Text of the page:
Fifteen researchers have shared in nine Nobel prizes for work done while at HMS.
George Minot and William P. Murphy, 1934, Physiology or Medicine
Research on liver treatment of the anemias
Fritz A. Lipmann, 1953, Physiology or Medicine
Identified coenzyme A and discovered basic principles of the way cells generate energy
John F. Enders, Frederick C. Robbins* and Thomas H. Weller, 1954, Physiology or Medicine
Application of tissue-culture methods to the study of viral diseases, such as polio
Baruj Benacerraf, 1980, Physiology or Medicine
Discovered genetically determined structures on the surface of immune system cells that regulate immunological reactions
David Hubel and Torsten Wiesel, 1981, Physiology or Medicine
Research on information processing in the visual system
Herbert Abrams, Eric Chivian and James Muller (with Bernard Lown of the Harvard School of Public Health), 1985, Peace
Cofounders, with Evgueni Chazov, Leonid Ilyin, and Mikhail Kuzin from the Soviet Union, of the International Physicians for the Prevention of Nuclear War
Joseph E. Murray, 1990, Physiology or Medicine
Developed procedures for organ and cell transplantation in humans (with E. Donnall Thomas, Fred Hutchinson Cancer Research Center)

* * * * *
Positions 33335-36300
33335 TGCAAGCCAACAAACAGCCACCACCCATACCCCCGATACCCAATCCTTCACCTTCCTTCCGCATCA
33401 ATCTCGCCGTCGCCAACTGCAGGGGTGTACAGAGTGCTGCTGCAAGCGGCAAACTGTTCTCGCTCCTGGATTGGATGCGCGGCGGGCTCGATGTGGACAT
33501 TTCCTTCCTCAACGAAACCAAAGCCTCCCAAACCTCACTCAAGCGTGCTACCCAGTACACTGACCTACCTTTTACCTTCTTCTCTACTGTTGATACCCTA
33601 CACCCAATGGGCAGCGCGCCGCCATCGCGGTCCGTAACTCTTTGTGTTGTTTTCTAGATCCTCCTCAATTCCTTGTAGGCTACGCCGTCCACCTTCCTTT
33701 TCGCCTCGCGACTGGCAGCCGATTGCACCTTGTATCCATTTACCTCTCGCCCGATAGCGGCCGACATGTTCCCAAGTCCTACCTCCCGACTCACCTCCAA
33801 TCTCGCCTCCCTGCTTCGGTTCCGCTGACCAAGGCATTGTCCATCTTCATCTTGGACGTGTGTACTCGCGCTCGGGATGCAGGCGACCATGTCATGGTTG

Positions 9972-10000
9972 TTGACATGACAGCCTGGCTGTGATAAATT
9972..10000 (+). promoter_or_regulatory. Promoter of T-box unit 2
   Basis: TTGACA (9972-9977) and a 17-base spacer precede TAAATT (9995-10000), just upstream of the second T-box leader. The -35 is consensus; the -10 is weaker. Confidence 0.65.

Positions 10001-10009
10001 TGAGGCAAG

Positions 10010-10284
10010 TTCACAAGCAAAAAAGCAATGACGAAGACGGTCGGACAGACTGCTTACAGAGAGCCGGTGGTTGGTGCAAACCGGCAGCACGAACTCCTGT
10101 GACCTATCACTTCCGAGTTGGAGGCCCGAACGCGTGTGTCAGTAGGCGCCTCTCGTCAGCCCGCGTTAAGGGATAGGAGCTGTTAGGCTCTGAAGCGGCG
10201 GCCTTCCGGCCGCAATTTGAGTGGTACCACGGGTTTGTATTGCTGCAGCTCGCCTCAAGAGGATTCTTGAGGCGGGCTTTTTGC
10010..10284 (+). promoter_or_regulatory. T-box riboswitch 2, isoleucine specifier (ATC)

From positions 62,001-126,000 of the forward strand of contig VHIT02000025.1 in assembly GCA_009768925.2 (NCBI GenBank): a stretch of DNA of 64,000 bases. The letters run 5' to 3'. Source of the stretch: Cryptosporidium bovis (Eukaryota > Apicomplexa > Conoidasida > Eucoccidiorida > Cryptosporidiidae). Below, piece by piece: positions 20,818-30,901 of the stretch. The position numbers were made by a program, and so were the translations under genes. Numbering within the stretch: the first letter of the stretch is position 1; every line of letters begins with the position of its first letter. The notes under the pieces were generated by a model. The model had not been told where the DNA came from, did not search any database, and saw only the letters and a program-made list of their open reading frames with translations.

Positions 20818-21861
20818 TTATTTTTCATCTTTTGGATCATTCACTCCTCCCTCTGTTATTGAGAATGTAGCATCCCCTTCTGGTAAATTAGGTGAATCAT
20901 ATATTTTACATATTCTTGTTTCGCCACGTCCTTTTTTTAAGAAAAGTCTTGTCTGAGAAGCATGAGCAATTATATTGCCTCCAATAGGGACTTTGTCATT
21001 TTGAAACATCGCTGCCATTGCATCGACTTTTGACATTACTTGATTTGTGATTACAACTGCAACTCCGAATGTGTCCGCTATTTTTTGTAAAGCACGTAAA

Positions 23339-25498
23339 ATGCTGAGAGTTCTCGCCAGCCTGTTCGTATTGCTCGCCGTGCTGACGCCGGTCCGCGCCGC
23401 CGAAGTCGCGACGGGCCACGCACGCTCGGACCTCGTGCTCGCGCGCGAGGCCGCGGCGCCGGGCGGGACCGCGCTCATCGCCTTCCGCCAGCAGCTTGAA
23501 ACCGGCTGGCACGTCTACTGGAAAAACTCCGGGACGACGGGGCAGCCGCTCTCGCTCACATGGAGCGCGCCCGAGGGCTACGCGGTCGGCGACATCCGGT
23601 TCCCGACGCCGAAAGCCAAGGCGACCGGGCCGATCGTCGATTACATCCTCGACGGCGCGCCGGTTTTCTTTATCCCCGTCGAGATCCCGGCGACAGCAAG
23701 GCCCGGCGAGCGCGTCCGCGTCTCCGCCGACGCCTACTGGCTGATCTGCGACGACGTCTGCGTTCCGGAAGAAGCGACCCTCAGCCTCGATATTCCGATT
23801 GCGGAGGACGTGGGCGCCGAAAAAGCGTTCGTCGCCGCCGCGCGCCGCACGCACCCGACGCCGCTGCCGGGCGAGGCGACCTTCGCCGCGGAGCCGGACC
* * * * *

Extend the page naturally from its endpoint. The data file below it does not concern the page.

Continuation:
Linda Buck**, 2004, Physiology or Medicine
Discovered odorant receptors and the organization of the olfactory system, explaining the sense of smell (with Richard Axel, Columbia University)
Jack Szostak, 2009, Physiology or Medicine
The discovery of how chromosomes are protected by telomeres and the enzyme telomerase (with Elizabeth Blackburn, University of California, San Francisco, and Carol Greider, Johns Hopkins University)
*Robbins was awarded the Nobel Prize for work done while a member of the Harvard Faculty. When the award was made, he was a member of the faculty of Western Reserve University.
**Buck was awarded the Nobel Prize for work done, in part, while a member of the Harvard faculty. When the award was made, she was a member of the faculty of Fred Hutchinson Cancer Research Center.
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